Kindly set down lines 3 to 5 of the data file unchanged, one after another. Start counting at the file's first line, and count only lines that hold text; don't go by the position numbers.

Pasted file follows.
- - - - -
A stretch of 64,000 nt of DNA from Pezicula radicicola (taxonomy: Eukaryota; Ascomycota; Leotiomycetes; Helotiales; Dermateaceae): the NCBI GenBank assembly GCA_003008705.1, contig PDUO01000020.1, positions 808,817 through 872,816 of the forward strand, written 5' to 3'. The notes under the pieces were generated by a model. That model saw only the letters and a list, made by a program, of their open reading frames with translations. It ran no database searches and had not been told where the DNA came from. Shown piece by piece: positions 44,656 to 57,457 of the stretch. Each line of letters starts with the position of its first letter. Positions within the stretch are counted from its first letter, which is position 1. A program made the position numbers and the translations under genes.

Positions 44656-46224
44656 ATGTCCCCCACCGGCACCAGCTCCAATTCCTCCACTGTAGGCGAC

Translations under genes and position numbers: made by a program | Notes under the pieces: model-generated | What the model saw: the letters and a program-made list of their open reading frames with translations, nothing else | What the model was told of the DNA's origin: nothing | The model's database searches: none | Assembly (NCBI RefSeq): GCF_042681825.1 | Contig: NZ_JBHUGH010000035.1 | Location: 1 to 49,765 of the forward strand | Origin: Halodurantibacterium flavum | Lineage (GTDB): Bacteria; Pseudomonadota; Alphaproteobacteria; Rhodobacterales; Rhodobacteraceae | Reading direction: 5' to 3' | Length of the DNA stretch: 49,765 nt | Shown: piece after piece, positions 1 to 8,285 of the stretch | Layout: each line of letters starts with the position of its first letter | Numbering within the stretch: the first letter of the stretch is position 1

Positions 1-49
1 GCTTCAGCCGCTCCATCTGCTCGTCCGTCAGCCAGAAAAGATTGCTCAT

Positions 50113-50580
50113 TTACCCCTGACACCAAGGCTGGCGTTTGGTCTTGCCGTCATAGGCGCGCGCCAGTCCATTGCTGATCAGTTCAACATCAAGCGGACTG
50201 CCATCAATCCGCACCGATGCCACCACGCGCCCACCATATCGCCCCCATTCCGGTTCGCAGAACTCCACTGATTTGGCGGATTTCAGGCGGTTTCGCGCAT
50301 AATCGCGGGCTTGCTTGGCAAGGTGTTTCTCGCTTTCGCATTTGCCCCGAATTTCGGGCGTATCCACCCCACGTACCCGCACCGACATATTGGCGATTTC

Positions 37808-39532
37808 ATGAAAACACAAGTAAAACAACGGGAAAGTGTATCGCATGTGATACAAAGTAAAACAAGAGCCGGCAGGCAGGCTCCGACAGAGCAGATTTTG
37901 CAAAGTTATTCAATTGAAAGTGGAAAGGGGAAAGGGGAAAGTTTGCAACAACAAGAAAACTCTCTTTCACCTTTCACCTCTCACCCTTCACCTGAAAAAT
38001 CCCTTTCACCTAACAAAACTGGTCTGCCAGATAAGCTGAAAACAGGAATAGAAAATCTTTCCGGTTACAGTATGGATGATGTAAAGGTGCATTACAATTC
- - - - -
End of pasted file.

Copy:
44656 ATGTCCCCCACCGGCACCAGCTCCAATTCCTCCACTGTAGGCGAC

Translations under genes and position numbers: made by a program | Notes under the pieces: model-generated | What the model saw: the letters and a program-made list of their open reading frames with translations, nothing else | What the model was told of the DNA's origin: nothing | The model's database searches: none | Assembly (NCBI RefSeq): GCF_042681825.1 | Contig: NZ_JBHUGH010000035.1 | Location: 1 to 49,765 of the forward strand | Origin: Halodurantibacterium flavum | Lineage (GTDB): Bacteria; Pseudomonadota; Alphaproteobacteria; Rhodobacterales; Rhodobacteraceae | Reading direction: 5' to 3' | Length of the DNA stretch: 49,765 nt | Shown: piece after piece, positions 1 to 8,285 of the stretch | Layout: each line of letters starts with the position of its first letter | Numbering within the stretch: the first letter of the stretch is position 1

Positions 1-49